(a) Hot pursuit. Under the exigent-circumstances exception, an officer can enter premises without a warrant when the officer is in hot pursuit of a fleeing suspect. King, 563 U.S. at 460; U.S. v. Santana (1976) 427 U.S. 38, 42-43. The hot-pursuit exception was traditionally applied in situations where an officer pursued a fleeing felon into a residence, either as a result of an attempted arrest in a public place or through an immediate or continuous chase from the crime scene. See Welsh v. Wisconsin (1984) 466 U.S. 740, 753; Santana, 427 U.S. at 42-43. While the exception still covers those situations, California courts have expanded the scope. See People v. White (2d Dist.1986) 183 Cal. App.3d 1199, 1203-04. Although California courts have not identified a formal set of circumstances that must be met, an officer must generally (1) have probable cause to arrest the suspect for a serious offense, (2) have reason to believe that the suspect is inside the place to be entered, (3) be in pursuit of the suspect, and (4) not have time to secure a warrant. If an officer enters premises under the hot-pursuit exception, the search should only be "as broad as may reasonably be necessary" to prevent the suspect from resisting or escaping, which can include searching the premises for the suspect or any weapons. See Warden v. Hayden (1967) 387 U.S. 294, 299-300 (upholding search for weapons but declining to determine whether search must be limited to weapons). During the search, the officer can only seize objects that he would be entitled to seize without a warrant, like objects in plain view. See Coolidge v. New Hampshire (1971) 403 U.S. 443, 465-66 (plurality op.). See "Plain-view exception," ch. 5-A, §3.1.2(3).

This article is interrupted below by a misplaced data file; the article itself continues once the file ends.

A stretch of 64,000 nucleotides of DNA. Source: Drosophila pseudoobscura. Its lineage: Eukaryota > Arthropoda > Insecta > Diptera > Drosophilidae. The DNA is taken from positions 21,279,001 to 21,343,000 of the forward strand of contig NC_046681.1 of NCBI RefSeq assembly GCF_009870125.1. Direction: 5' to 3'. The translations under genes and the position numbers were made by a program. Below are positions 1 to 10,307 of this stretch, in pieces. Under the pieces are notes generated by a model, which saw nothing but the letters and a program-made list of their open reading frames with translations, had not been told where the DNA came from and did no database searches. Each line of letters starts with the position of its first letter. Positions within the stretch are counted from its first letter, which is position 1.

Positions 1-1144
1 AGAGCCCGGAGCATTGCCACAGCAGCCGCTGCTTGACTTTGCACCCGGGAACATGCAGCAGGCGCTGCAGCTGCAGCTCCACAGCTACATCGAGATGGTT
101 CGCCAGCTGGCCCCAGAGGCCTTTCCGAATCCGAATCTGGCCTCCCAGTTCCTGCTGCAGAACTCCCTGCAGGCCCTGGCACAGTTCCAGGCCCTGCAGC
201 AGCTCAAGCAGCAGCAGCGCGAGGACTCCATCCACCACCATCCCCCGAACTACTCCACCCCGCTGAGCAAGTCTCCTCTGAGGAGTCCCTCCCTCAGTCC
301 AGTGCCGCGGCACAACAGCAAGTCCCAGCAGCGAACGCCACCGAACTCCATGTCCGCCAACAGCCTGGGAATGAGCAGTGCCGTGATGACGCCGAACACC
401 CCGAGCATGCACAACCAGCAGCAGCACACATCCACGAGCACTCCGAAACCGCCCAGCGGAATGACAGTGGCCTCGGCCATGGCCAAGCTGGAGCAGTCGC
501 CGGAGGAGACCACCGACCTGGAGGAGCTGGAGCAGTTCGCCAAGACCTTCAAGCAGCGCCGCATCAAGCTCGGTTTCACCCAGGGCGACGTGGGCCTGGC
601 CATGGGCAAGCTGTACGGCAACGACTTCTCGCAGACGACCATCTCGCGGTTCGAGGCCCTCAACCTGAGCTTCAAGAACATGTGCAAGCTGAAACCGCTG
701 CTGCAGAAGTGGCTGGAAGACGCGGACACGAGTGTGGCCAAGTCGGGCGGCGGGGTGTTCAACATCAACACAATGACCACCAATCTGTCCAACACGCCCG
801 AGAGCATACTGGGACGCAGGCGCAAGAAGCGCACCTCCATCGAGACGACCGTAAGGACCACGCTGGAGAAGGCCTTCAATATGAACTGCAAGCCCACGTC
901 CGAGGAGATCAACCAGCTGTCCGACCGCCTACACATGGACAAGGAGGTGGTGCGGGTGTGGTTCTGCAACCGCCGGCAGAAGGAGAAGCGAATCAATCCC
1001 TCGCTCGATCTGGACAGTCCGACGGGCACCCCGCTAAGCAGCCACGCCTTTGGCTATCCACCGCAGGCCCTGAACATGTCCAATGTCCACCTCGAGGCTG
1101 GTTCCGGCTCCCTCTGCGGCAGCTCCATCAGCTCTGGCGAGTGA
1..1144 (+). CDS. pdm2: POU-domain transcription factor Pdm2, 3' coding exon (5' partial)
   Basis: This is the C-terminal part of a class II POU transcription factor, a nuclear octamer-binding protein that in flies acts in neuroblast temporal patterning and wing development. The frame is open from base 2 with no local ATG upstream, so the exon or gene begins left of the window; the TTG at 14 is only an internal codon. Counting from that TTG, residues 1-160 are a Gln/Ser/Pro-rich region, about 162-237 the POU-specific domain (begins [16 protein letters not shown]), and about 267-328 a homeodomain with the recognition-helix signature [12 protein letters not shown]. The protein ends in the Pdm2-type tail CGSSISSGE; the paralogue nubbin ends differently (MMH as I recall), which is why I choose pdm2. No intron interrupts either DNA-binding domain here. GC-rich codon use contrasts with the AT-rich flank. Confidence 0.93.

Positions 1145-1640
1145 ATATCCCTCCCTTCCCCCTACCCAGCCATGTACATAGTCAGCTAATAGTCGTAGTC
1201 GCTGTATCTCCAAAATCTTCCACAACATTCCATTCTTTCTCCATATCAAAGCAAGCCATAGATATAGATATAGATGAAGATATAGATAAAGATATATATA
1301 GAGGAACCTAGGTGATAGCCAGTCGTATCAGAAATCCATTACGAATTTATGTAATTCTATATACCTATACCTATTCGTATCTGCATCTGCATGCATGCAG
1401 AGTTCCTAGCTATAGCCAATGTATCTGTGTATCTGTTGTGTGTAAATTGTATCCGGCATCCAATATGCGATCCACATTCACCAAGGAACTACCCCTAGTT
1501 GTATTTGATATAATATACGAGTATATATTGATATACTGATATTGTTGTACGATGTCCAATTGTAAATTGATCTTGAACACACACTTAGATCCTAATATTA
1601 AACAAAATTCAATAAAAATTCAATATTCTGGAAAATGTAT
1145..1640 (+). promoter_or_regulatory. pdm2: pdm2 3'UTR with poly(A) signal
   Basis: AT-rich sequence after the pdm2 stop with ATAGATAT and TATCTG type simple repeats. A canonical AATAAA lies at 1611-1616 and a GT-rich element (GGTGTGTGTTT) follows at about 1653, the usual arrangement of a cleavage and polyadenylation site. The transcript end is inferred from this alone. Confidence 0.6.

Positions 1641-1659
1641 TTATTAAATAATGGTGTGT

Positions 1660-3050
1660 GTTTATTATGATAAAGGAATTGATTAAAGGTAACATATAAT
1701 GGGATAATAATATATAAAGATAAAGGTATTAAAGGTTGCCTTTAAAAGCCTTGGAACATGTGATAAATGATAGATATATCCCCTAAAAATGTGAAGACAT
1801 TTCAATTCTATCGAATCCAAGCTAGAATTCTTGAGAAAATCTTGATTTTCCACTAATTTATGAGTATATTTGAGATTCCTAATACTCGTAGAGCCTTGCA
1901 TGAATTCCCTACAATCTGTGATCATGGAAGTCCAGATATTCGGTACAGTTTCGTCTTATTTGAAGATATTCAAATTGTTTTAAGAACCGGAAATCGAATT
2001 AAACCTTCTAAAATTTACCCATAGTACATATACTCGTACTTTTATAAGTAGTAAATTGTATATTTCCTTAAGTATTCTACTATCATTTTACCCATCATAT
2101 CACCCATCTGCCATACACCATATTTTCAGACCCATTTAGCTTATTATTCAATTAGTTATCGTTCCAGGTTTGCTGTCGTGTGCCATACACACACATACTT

[1] Serious offense. For the hot-pursuit exception to apply, an officer must have probable cause to arrest the suspect for a serious or grave offense. See Welsh, 466 U.S. at 752; People v. Williams (1989) 48 Cal.3d 1112, 1138. See "Probable cause defined," ch. 5-A, §3.1.1. Courts may weigh the gravity of the crime against other factors, including the risk of danger and whether the suspect is armed. See Olson, 495 U.S. at 100-01. The more minor the offense at issue, however, the greater likelihood that the search or arrest will be considered unreasonable. See Welsh, 466 U.S. at 750. Courts are divided on whether hot pursuit requires a felony offense. California state courts have generally permitted hot-pursuit entries for jailable misdemeanors; the U.S. Supreme Court has suggested that warrantless entry for misdemeanors should rarely be sanctioned when there is probable cause to believe that only a "minor offense" is...